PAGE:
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Page 11 text:
THE ANNUAL REFLECTOR
Reflector Contest and I hope we can have
one soon again to give the pupils who did
not participate in the 'drst one a chance.
An exceptionally good story written by
a prize winner was "When Daddy Comes
Home" by Shirley Coy, who is now in
I am glad to be able to say that our
band and orchestra are increasing in size
every year and are occasionally giving
very good chapel programs.
I think that the semester of February,
1929, to June 1929, is one to be remembered
especiali because of the important things
that too place. For instance the cantata,
given in March at the City Auditorium,
that required hard work on the part of
Mrs. Ulman and Mr. Flueckinger, as well
as the pupils of our school and city.
Our best chapel program of the season
was "The Nifty Shop" given by the faculty
members. It was well done and enjoyed
immensely by everyone.
Our Friday afternoon shows are other
enjoyable events for our school. Among
the most outstanding ones were: "The Fair
Co-ed" featuring Marion Davies and John
Mack Browng the story told of humorous
college life. "The Scarlet Letter" featuring
Lillian Gish and Lars Hanson, told a story
of early American colonial life, "The Flam-
ing Forest" featuring Renee Adoree, was
one of the best and most exciting.
I hope that everyone in Central Junior
High School will work harder for a bigger
and better Reflector every year.
The Bugle Song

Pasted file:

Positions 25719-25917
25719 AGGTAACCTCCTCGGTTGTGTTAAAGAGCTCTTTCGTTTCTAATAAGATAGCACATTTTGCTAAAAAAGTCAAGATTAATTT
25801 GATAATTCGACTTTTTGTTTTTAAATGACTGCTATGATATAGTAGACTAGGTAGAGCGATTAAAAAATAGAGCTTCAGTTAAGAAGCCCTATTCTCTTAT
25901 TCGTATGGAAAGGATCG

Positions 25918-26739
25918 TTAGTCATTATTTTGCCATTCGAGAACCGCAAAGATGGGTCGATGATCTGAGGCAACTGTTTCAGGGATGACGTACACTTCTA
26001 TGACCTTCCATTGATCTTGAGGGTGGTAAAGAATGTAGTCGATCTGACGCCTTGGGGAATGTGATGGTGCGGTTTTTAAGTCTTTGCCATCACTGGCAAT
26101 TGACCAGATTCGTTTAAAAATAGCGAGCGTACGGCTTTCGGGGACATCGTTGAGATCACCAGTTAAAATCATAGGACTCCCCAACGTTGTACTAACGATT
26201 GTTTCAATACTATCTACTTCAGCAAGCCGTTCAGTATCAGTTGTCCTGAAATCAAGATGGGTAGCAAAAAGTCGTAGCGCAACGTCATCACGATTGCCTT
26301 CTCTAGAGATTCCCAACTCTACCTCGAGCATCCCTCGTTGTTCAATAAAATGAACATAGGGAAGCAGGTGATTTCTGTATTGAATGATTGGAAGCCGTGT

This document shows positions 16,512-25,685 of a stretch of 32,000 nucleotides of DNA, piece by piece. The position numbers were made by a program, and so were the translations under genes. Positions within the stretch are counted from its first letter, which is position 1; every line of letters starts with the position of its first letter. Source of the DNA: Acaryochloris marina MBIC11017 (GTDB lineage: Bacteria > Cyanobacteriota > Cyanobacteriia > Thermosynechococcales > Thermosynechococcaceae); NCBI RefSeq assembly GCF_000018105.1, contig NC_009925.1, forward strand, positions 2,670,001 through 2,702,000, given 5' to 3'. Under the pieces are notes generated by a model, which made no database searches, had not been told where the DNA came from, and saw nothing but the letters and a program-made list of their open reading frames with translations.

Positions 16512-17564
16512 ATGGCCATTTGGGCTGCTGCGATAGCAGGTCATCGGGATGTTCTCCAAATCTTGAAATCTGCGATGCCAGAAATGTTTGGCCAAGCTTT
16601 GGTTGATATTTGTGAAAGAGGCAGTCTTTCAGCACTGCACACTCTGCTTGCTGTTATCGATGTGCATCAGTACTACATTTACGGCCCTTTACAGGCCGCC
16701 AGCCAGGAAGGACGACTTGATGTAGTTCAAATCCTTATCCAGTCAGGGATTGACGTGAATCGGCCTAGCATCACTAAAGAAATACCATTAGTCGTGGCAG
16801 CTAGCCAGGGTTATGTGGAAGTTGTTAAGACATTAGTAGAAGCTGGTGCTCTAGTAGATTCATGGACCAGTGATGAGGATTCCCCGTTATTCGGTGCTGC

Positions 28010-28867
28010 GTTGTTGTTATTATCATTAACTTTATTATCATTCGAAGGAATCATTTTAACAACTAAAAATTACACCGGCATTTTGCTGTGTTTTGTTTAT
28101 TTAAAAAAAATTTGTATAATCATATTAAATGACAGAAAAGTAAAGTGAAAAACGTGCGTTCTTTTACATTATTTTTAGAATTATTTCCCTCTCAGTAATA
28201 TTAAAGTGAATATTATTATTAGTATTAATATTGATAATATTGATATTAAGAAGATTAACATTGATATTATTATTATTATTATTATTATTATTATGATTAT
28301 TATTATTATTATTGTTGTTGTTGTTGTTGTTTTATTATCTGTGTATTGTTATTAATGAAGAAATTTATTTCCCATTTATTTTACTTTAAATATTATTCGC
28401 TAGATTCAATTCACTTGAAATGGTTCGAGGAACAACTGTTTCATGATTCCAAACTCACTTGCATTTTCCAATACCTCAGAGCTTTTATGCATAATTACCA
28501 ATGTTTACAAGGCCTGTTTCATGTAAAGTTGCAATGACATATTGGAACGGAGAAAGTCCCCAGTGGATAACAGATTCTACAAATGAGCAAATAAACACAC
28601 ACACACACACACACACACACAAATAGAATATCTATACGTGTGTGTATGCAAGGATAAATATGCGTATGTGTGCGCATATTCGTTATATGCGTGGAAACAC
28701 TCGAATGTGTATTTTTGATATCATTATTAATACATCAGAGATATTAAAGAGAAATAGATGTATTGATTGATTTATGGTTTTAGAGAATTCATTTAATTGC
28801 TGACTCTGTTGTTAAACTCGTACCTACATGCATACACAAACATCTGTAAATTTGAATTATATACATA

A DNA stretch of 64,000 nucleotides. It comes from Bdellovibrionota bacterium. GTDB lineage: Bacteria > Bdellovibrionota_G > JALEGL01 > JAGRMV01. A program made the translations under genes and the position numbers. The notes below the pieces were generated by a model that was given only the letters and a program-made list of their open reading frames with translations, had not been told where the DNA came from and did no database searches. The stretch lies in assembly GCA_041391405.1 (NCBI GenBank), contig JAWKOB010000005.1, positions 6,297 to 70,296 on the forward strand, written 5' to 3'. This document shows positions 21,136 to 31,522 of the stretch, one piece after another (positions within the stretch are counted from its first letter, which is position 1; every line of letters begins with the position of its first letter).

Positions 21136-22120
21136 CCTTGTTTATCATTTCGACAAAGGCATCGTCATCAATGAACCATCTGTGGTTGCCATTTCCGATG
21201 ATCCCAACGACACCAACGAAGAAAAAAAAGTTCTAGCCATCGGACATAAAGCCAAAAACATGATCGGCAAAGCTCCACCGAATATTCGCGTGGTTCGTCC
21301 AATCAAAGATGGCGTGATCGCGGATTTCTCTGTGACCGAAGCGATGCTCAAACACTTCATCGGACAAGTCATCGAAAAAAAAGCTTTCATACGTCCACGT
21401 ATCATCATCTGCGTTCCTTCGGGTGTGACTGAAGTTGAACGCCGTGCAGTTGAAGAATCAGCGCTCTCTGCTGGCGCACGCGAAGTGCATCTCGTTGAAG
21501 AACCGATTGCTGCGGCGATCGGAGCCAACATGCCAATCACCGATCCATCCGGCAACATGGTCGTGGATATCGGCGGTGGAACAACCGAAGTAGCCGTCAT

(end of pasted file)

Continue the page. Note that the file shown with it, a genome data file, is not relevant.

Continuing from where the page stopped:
The following is a study from Tennyson's
"Bugle Song." The author tries to paint
a picture in the first verse. He describes a
castle with the last rays of sun falling on
its wall. Snowy mountains, and sunlit lakes
are in the background, with a leaping cat-
aract flowing by. He begs the bugle to blow
and answer the dying echoes.
The author hears faint clear notes going
farther away. He again implores the bugle
to answer the echoes that are dying. He
accounts for the hearing of the far away
notes as the horns of Elfiand.
Tennyson tells us that our echoes or
our thoughts are forever rolling from
soul to soul, and are forever growing. The
echoes of the bugle die but our words and
actions never die.
' Puma uaour
Page 10 text:
THE ANNUAL REFLECTOR
HIS is our sixth annual! Six years is
along time to look backward so I will
have to imagine myself an aviator
and just give a birds-eye view.
l One thing l am certain of is that we
have not only grown in number and size
but in appearance and intellectually and
spiritually as well.
Let us go back to our first Reflector.
Our 1925 number was dressed in purple
and gold, our school colors. It was dedicated
to our principal, Mr. Chaffee and contained
many fine group pictures. An especially
good one showed a group of Central boys
and girls spelling out the letters C. J. H. S.
in white. Our 1926 number was decorated
with a small picture of Central Junior in
red and cream. It was dedicated in loving
memory of Mrs. Newton Chaffee who died
September 26, 1925. This book was also an
interesting one. Our 1927 number was dedi-
cated to the loving memory of Miss Jessie
Loomis, a formerteacher here who died Au-
gust 13, 1926. Our 1928 number, I think was
the best of all as it contained information
about our Reflector Contest. It was dedi-
cated to our very eflicient assistant prin-
cipal Miss Ryman. It came out in gray,
black and red. The prize winning stories
and poems were printed.
When we receive our Annual Reflector
in June we can't wait to read it. As we
sit and turn over the pages we become
interested in the topics, the whole thing is
read and re-read-it is laid aside and saved.
No one ever thinks of Miss Flander's